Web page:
May 23, 2013 at 4:53 pm #1303323
I am look for a special shirt to wear in the summer heat that meets these criterion
Thin breathable material (I would like to wear this in hot 75+ weather)
good sun protection (For high alititude and spring skiing use)
available in white or some other light reflecting color
and this is the tricky part hooded (to protect my ears and neck form burning)
The closest I have found is the Patagonia Tropic Comfort Sun Hoody
I have not seen this in person, my only reservation is that I do not know what the weight of the material is or if it would be comfortable to wear alone.
Have any of you found a shirt matching what I am looking for
EricMay 23, 2013 at 5:52 pm #1989254
A similar shirt was the First Ascent Solar Foil, which has been discontinued:
I thought about buying one, but the mediums were apparently huge and they didn't make the small size in a tall length.
I'm also looking for something like this.May 23, 2013 at 6:01 pm #1989257
You might check out the Lightweight Sun Hoody. I've seen this garment in person and its very light and somewhat loose fitting. Looks like a little more of an open weave than the Tropic Comfort. Also has 35 UPF while I didn't see any UPF rating on the Tropic Comfort.
JessMay 23, 2013 at 6:02 pm #1989258
I purchased the Patagonia Tropic Comfort Sun Hoody last year. I used it for general travel (not backpacking) in temperatures over 100 degrees, with and without a baselayer.
FYI, the Tropic Comfort Sun Hoody does not have an official UPF rating. Check out the Lightweight Sun Hoody (http://www.patagonia.com/us/product/mens-lightweight-sun-hoody?p=26653-0-950) if you want rated UPF. I opted for the Tropic Comfort because I liked the chest pocket and thumb loops. I don't know if I would make the same choice again.May 23, 2013 at 6:04 pm #1989259
Steven ParisBPL Member
@saparisorLocale: Pacific Northwest
Kuhl made a hooded button-down shirt a few years ago but I don't think they make it anymore (of course).
Why not get the shirt you want and add a buff or sun scarf?
It seems marketed to women but it wouldn't look out of place on top of a white/light-colored sun shirt.Jun 4, 2013 at 2:21 pm #1993305
I found this online, I have always though that ExOffico was stupid but this actually look to just what I am looking for, have any of you ever seen this?
EricJun 4, 2013 at 4:06 pm #1993334
Rick MBPL Member
delJun 4, 2013 at 5:54 pm #1993355
I guess that brings me back to comparing the tropic comfort vs the lightweight sun hoody. I wish I could try on both and decide which I liked better.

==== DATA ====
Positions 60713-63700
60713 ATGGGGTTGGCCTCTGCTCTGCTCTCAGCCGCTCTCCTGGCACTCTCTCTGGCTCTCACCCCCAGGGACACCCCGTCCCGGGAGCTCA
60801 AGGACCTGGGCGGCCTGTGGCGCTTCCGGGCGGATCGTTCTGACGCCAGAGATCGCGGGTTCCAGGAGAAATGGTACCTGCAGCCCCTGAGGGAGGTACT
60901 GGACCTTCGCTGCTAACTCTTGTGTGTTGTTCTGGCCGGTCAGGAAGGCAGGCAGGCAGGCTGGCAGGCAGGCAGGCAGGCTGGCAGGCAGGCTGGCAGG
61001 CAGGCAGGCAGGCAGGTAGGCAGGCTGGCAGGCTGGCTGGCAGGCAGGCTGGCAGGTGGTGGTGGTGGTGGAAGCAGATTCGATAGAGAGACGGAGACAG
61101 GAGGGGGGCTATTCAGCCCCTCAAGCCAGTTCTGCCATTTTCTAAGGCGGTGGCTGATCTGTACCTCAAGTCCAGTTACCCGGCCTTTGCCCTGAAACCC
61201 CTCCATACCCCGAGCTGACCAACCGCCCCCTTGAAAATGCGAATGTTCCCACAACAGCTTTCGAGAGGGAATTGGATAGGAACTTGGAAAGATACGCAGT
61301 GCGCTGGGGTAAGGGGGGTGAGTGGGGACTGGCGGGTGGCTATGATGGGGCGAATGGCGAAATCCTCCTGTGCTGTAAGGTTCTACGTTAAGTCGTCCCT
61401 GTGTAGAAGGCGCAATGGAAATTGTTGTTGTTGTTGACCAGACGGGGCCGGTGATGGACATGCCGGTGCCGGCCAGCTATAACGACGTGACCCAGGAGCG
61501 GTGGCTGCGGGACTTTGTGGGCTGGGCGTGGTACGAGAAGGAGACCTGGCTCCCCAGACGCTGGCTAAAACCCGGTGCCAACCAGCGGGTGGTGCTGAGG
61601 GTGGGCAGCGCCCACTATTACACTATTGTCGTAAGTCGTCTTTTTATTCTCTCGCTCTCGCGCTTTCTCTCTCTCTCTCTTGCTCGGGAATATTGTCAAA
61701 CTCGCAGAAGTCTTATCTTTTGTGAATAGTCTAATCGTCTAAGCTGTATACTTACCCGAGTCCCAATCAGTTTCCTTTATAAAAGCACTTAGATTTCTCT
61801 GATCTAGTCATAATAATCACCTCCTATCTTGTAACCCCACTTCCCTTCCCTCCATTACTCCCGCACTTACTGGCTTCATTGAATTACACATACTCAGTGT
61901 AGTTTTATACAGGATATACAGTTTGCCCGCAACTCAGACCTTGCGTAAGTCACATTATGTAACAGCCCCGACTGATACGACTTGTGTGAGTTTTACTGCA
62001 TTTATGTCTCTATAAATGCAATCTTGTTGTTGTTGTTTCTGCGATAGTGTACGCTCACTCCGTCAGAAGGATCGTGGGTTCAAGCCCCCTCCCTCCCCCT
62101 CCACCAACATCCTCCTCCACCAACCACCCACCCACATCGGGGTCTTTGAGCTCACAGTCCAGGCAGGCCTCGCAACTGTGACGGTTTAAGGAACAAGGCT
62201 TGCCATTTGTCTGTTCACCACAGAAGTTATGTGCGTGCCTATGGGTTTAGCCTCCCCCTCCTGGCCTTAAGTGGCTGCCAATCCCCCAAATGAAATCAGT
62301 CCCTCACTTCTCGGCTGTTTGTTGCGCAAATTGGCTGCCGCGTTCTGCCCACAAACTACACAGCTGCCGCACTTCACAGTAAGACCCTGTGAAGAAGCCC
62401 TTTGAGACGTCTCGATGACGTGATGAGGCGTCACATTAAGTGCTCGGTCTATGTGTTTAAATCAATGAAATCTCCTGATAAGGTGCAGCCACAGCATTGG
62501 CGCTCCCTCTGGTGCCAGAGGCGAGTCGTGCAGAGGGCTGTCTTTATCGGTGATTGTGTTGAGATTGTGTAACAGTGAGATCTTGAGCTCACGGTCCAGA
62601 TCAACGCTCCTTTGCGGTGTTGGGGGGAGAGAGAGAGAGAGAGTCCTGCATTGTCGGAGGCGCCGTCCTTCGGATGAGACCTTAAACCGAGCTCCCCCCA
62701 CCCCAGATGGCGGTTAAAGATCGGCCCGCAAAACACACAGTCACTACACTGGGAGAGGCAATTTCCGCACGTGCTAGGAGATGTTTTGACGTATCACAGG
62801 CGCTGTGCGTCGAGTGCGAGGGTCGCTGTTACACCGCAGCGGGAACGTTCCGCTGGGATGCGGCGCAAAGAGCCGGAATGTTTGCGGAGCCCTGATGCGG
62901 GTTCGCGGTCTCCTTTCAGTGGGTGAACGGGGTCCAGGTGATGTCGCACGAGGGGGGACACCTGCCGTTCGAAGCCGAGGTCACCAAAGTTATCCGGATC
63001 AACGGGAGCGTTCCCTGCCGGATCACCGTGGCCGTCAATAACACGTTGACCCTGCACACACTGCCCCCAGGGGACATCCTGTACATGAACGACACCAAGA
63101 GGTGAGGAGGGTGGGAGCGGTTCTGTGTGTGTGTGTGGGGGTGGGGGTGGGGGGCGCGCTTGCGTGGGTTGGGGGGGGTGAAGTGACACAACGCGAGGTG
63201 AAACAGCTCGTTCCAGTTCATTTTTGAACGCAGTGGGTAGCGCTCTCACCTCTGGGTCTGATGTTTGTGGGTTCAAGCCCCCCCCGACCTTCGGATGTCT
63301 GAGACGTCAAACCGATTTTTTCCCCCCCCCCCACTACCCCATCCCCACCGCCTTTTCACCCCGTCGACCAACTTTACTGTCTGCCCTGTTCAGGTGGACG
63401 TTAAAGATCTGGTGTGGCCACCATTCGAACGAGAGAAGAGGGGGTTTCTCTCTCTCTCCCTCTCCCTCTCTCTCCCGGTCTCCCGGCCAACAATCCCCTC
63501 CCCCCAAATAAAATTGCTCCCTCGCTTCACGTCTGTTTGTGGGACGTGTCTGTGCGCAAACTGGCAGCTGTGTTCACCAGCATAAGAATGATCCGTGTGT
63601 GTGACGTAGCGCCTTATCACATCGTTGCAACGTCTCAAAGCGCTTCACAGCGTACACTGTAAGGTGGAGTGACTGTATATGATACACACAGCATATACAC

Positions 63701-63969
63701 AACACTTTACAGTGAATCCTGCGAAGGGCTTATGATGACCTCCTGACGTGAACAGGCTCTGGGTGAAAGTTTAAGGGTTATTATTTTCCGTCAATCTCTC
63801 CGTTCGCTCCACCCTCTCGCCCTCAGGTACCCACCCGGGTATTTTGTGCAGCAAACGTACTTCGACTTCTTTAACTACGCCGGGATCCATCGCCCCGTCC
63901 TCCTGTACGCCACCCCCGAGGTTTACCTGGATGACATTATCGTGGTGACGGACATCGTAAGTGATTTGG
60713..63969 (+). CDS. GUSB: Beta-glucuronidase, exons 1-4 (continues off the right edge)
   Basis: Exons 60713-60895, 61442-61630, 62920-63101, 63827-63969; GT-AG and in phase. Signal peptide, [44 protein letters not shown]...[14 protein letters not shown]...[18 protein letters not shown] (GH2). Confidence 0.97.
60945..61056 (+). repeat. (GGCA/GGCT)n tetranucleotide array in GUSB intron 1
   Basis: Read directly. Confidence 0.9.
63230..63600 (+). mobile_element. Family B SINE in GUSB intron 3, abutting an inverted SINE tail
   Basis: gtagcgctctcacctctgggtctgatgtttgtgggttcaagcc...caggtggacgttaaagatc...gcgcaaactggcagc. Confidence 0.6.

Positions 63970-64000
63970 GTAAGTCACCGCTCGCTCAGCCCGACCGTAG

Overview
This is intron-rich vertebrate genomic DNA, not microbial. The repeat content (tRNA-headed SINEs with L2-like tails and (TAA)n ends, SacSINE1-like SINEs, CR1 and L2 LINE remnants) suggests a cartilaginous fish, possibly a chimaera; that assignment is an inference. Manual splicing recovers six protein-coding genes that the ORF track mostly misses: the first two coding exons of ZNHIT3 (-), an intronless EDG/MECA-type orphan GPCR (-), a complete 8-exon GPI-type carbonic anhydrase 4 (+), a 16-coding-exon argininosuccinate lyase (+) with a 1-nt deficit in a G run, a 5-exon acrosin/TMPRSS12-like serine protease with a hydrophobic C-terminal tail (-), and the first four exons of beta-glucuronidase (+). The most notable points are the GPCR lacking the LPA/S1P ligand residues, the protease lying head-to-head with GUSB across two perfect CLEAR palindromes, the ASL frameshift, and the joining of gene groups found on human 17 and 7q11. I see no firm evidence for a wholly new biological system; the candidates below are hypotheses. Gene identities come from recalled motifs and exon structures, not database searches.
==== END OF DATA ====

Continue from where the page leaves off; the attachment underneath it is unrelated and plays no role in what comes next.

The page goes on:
EricJun 4, 2013 at 6:15 pm #1993361
I would check with your local store and see if they have them both to try. Or order them online and mail back the one you don't like.
But I would look more closely at the lightweight sun hoody. I may sell my tropic comfort and pick up the UPF rating.Jun 4, 2013 at 6:16 pm #1993362
Does anyone know how much difference a light vs. dark color can make in a sun shirt? For example, navy vs. light grey?Jun 4, 2013 at 6:16 pm #1993363
Rick MBPL Member
delJun 4, 2013 at 8:08 pm #1993392
Dustin ShortBPL Member
The lighter the better (in color). From someone that lives in a high insolation region, you definitely will notice how much heat a black shirt will absorb (and then release onto your skin) versus a light shirt.
At the same time the absorption of light by colors is not quite linear. There have been some studies on car color that showed a red car heats up almost as much as a black car and both significantly more than a white color. The take away is that you need a fairly light color to notice any benefit by the color. The darkest I would try is a solid yellow but would suggest nothing darker than khaki to be on the safe side.
Also there is supposedly some new fabric technology (dark cool or something like that) coming from I believe Schoeller that reflects solar radiation just like a white shirt, regardless of the actual color it is dyed. Seems feasible from a physics standpoint but I haven't seen many commercial products with the fabric just yet (I think MHW may have had a few shirts but nothing I could remember by name so no help there).Jun 4, 2013 at 8:15 pm #1993398
Dustin ShortBPL Member
Did some quick google searching and came up with ColdBlack, which apparently UnderArmour uses in some clothing.
For tech specs look at this schoeller site:
I'd still go with a light color though, but if you do care about it enough there are "options" for you.Jun 4, 2013 at 8:37 pm #1993414
I had a visit with my dermatologist this afternoon. She also confirmed that most any (dry) shirt material will be sufficient at blocking harmful UV unless you have particularly pale skin. I guess I may end up keeping the tropic comfort hoody but I'm still a bit paranoid.Jun 5, 2013 at 3:25 pm #1993657
@robertm2sLocale: Lake Tahoe
I love the mesh panels on my BoneFlats shirt that run up the inside of the sleeve and down the side of the body. They let in the breeze but not the sunlight.Jun 5, 2013 at 9:06 pm #1993759
@dsmith87Locale: Bethesda, MD
I have both the Patagonia Tropic Comfort (crew version not the hoody) and the First Ascent Solar Foil hoody. I actually really like both. The Tropic Comfort was my shirt of choice last summer in the 90+ degree Florida heat. It's also cut a bit better than the FA hoody. The FA hoody is randomly a bit short in the torso in my experience. That being said, due to the hood, the FA hoody is what will be in my bag on Rainier in August.
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